The reason behind Dr. Wheeler’s presence recently in the ED became well known in the opening minute of the hour. Dr. Wheeler walked into the ED and greeted the familiar faces as he would any other morning, but then he made his way to the roof where he wasted little time in jumping off the ledge. Though the staff was not aware, we’ve seen Dr. Wheeler struggle for the better part of the season. Sadly, his story came to a tragic end. Though the doctors and nurses of Chicago Med are obviously impacted by the events of the morning, the work doesn’t stop—instead, they carry the grief with them.
“We’re in the business of saving lives. And the moment people lose confidence in their leader, the fight is lost.”
Ethan and Will argue over the treatment of a boy who presents with stroke symptoms. This was tough to watch—I hate seeing these two at odds! But it was to be expected. In times of grief, Ethan tends to throw himself into his work even more and operates with a “by any means necessary” attitude. In this case, that included going directly against his attending’s (Will) orders. In the end, they were both wrong—their patient’s symptoms proved to be psychological.
While Ethan’s grief manifested quickly in his work with his patient, Will’s took time to present itself. As uncool as it was to see these two argue, I appreciated the juxtaposition of their grief—it showed that grief is different for everyone, even over the same event. In the end, both felt a responsibility for their fallen colleague; “Maybe what happened wasn’t my fault, but I didn’t help.”
“Am I a monster?”
Natalie, Noah, April, and Clark treat Dustin, a young boy in the ED after falling in freezing water. Because bypass machines were unavailable, Natalie sets up a rotation of manual compressions, all while trying to warm Dustin up at just the right speed. Naturally, Dustin’s parents are terrified, and that panic comes out as anger toward Natalie. Always the pro, Natalie handles it with class, but later breaks down. This isn’t the first time her heart has been questioned (remember when her nickname was the Ice Princess?), which is heartbreaking. She’s one of the sweetest, most caring ones!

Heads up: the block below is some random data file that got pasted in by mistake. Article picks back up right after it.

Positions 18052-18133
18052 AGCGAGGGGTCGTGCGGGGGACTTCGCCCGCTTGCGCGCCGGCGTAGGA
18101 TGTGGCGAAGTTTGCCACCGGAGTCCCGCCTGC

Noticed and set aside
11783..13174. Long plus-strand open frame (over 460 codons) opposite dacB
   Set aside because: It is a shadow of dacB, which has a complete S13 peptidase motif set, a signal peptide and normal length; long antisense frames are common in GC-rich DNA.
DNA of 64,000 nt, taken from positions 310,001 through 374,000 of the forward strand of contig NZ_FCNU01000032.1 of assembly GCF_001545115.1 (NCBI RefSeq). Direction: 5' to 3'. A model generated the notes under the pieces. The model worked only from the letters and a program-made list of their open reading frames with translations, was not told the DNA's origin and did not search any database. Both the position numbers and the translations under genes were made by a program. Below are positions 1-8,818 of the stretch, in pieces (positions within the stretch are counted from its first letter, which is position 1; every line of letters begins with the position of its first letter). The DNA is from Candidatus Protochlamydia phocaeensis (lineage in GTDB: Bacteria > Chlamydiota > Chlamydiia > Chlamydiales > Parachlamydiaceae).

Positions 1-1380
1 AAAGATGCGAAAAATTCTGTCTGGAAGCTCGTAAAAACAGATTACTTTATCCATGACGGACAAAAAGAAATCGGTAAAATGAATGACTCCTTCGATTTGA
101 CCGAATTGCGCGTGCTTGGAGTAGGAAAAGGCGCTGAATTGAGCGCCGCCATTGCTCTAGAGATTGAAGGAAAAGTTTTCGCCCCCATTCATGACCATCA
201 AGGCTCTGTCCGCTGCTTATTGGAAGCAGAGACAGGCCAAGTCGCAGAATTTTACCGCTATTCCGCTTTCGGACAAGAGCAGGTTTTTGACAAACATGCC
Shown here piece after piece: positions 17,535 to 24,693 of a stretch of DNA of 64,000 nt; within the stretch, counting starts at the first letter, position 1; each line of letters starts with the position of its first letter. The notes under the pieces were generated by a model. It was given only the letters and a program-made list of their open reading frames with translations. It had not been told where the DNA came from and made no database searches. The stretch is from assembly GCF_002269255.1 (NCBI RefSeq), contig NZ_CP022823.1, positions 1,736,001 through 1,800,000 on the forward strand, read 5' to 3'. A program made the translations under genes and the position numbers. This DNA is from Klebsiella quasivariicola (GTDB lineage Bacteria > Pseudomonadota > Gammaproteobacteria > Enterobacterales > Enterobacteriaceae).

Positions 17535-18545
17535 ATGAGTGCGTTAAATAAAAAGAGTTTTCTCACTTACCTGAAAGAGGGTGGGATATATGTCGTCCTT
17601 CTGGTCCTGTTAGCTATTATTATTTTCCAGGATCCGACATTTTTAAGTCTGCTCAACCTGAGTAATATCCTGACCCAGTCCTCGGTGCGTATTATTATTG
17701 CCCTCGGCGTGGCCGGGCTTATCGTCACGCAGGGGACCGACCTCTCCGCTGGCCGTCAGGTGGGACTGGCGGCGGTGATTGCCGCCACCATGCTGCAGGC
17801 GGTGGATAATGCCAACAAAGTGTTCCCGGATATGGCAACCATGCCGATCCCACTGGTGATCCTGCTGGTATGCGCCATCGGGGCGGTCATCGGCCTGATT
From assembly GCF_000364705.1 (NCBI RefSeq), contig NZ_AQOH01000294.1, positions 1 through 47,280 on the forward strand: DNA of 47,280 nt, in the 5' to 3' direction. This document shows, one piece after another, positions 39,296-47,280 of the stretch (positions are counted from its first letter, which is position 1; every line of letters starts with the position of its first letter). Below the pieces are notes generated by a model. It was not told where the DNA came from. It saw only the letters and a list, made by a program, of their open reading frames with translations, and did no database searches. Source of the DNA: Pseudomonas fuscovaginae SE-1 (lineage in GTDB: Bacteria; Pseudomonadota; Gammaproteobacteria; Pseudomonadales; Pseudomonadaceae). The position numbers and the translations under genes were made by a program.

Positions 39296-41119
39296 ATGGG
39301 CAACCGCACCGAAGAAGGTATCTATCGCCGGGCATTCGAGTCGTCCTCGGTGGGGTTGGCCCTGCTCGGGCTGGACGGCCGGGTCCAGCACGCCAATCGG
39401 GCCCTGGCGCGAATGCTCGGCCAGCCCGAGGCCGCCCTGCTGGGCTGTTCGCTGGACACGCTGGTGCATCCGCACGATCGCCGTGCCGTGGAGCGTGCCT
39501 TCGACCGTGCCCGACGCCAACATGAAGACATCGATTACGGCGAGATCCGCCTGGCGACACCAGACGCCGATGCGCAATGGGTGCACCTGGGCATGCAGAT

Alas, the moment I’ve been dreading. Things officially ended for April and Tate, who decided their lives just didn’t align. Even though this was a long(ish) time coming, I’m still upset. I loved these two together and I appreciated the show giving significant time to a romantic storyline that involved someone outside the hospital.
“He just saw a kid in trouble and reacted.”
Jim, Dustin’s savior, ends up needing heart surgery with Connor. Though Jim’s ailments seem to solely be of the heart, Sarah can’t help but look for psychological needs, likely because she’s processing Dr. Wheeler’s death. She asks, “How did you know he needed help?” and it’s clear she’s wondering for herself as well. Both Connor and Sarah lament the wasted opportunity to help Dr. Wheeler, but they also didn’t have all the pieces. That’s the scary thing—do we ever really know? As Connor says during Jim’s surgery, “I know that you feel like you let Wheeler down, like you missed the signs of him needing help. As doctors, all we can do is learn from that and try not to miss them again.”
Leave it Maggie to bring comforting words to Dr. Wheeler’s grieving father. Like she says, none of them really knew Dr. Wheeler, but even the smallest anecdote she shared gave us a solid look at Dr. Wheeler’s character—he spent time in the children’s oncology ward performing magic tricks for the kids, so that for even just a moment, they didn’t have to think about their illness.
What did you think of the episode? Were you surprised by Dr. Wheeler’s suicide? What will the lasting effects be?